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A few clues that the U.S. economy’s downward spiral might be slowing galvanized Wall Street on Thursday and sent the stock market soaring for the second time this week.

Investors searching for relief from a relentless march of bad economic news found wisps of hope in developments that, not many months ago, would have been regarded as alarming. The news, by and large, was bad — just not quite as bad as feared.

General Electric, the blue-chip corporation, was stripped of its triple-A credit rating, an emblem of business prowess it proudly held since 1956. But its rating fell just one notch, less than some analysts predicted. Shares of GE soared 13 percent.

The Commerce Department reported that retail sales fell slightly in February — again, less than forecast. And the head of the beleaguered Bank of America said the lender probably would not need more government money but other banks might.

Less-bad was good enough. The Dow Jones industrial average jumped 239.66 points, or 3.46 percent, to 7,170.06, while the Standard & Poor’s 500-stock index leaped 29.38 points, or 4.07 percent, to 750.74.

Since Monday, when the market fell to its lowest point in 12 years, stock indexes have soared roughly 10 percent, their best run since November. But few experts were willing to call an end to the bear market, which has cut the Dow in half since its peak October 2007.

Indeed, many analysts predicted that this rally, like others before it, will fizzle before the market stages a lasting recovery. Economists cautioned that the economy was not about to turn a corner anytime soon, even though the numbers suggested that consumers were not entirely in a bunker mentality.

But some saw signs of a subtle shift in investor psychology, a willingness to believe, even for a few days, that Wall Street’s worst fears might be overblown.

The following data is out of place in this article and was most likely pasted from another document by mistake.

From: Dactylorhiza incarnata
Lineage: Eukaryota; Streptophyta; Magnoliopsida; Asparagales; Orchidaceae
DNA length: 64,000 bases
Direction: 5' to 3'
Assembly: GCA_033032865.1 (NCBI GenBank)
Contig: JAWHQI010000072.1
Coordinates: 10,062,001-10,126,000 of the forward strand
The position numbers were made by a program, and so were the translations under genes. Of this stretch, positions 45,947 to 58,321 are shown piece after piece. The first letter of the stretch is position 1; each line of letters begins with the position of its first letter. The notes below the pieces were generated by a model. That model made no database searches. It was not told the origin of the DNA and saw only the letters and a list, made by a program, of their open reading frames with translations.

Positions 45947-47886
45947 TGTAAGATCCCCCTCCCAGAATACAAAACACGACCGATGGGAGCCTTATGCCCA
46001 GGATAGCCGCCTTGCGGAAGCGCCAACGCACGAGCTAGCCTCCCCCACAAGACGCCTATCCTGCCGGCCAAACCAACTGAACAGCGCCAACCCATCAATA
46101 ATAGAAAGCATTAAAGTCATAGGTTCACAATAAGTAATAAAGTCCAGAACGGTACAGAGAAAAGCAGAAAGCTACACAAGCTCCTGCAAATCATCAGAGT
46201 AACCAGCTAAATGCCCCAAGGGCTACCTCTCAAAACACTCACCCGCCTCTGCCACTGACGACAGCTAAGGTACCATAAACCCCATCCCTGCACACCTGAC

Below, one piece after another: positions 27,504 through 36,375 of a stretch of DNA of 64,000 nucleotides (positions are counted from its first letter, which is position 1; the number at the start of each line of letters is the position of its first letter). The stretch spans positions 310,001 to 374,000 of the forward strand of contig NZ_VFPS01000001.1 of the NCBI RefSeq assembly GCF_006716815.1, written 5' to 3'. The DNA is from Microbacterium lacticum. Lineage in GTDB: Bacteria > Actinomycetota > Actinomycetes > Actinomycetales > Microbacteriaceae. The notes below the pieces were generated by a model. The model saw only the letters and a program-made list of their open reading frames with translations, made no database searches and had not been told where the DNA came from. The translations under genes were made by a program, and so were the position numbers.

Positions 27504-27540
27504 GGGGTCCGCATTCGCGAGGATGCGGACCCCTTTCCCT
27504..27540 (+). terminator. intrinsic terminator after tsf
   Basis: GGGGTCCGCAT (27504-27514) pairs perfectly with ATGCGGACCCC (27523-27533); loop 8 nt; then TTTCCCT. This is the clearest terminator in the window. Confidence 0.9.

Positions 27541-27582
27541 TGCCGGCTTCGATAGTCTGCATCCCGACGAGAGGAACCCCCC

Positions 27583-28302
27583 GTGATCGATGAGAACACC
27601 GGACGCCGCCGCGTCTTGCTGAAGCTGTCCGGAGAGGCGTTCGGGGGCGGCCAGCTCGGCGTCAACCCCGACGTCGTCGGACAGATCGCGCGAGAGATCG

“When the markets have been battered as much as they have, any little shred of positive news is greeted with great cheer,” said Marc D. Stern, chief investment officer at Bessemer Trust, an investment firm in New York.

The stock market, Stern said, seems to be entering a new phase, in which investors reconsider their despairing views about the economy and corporate profits. He said the market could fall again, though he does not expect as many “sharp free falls.” Usually the stock market starts trending higher before the economy recovers.

News that the ratings agency Standard & Poor’s cut GE’s credit rating one notch calmed fears that the giant company would be toppled by the potential losses in its finance arm. GE, the report concluded, is not a deeply troubled bank in disguise. “We believe,” it said, “that GE’s cash generation capabilities remain fundamentally strong — even in the face of enormous global economic headwinds.”

Bank of America rose 19 percent. Other financial shares also rose. The S&P 500 Financial Index rallied 10 percent, bringing its gain for the week to 33 percent.

Stocks opened lower, reflecting early weakness in overseas markets, but by 10 a.m. the market was in positive territory.